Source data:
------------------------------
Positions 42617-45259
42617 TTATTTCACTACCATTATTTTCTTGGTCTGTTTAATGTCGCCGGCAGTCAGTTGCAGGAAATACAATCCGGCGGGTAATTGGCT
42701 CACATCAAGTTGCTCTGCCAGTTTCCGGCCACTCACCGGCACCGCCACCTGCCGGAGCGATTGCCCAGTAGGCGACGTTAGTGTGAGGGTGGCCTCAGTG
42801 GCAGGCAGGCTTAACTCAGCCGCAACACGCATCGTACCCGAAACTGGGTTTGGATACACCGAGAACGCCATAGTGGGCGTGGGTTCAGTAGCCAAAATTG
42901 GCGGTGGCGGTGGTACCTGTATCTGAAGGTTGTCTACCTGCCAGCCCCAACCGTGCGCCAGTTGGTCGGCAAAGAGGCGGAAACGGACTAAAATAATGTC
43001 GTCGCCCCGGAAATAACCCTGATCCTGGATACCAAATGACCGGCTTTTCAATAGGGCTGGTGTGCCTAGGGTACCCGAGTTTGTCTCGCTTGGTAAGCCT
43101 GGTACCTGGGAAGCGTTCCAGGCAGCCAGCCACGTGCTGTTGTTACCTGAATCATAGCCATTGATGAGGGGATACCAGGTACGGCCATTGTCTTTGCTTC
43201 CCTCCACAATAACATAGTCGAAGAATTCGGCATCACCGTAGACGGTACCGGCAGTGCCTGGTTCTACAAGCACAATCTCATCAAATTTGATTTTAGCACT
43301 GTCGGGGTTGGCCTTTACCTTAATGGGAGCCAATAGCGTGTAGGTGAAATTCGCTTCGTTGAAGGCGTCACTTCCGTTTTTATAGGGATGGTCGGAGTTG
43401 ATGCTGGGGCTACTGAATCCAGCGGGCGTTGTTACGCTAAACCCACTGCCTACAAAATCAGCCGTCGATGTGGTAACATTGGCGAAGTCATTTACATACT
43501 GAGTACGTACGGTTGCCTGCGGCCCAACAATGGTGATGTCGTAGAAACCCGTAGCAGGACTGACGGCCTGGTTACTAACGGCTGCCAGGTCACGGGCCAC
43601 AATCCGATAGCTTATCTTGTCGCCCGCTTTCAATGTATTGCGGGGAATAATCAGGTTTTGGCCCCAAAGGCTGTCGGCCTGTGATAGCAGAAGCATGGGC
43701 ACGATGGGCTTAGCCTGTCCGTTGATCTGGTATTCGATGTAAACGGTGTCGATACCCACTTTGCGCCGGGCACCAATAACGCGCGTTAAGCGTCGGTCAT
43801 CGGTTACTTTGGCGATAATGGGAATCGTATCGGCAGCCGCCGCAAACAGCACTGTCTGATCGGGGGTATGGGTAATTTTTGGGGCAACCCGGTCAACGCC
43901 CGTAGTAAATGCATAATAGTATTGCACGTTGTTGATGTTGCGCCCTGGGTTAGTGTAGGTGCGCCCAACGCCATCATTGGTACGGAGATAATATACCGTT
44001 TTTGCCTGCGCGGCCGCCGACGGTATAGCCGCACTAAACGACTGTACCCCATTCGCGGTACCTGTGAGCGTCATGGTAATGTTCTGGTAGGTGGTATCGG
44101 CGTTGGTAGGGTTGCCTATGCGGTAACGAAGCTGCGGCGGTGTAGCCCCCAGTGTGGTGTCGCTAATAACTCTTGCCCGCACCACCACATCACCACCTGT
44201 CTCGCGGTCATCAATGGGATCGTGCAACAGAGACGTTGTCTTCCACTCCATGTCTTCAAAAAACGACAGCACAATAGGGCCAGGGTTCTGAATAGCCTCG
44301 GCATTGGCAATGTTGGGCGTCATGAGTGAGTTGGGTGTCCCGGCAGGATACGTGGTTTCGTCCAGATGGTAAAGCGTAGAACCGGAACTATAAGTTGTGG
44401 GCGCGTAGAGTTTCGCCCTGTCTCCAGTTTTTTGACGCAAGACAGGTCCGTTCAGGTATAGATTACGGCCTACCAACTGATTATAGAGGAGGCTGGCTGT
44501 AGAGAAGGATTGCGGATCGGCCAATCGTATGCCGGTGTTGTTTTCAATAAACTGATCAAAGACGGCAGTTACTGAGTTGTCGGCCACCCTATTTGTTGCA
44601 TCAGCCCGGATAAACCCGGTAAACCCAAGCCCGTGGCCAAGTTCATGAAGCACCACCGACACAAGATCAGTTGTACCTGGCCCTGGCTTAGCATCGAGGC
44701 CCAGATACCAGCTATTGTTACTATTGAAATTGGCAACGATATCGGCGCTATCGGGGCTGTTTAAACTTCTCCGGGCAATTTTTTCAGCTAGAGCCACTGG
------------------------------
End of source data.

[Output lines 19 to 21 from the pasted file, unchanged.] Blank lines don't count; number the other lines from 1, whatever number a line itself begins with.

44301 GCATTGGCAATGTTGGGCGTCATGAGTGAGTTGGGTGTCCCGGCAGGATACGTGGTTTCGTCCAGATGGTAAAGCGTAGAACCGGAACTATAAGTTGTGG
44401 GCGCGTAGAGTTTCGCCCTGTCTCCAGTTTTTTGACGCAAGACAGGTCCGTTCAGGTATAGATTACGGCCTACCAACTGATTATAGAGGAGGCTGGCTGT
44501 AGAGAAGGATTGCGGATCGGCCAATCGTATGCCGGTGTTGTTTTCAATAAACTGATCAAAGACGGCAGTTACTGAGTTGTCGGCCACCCTATTTGTTGCA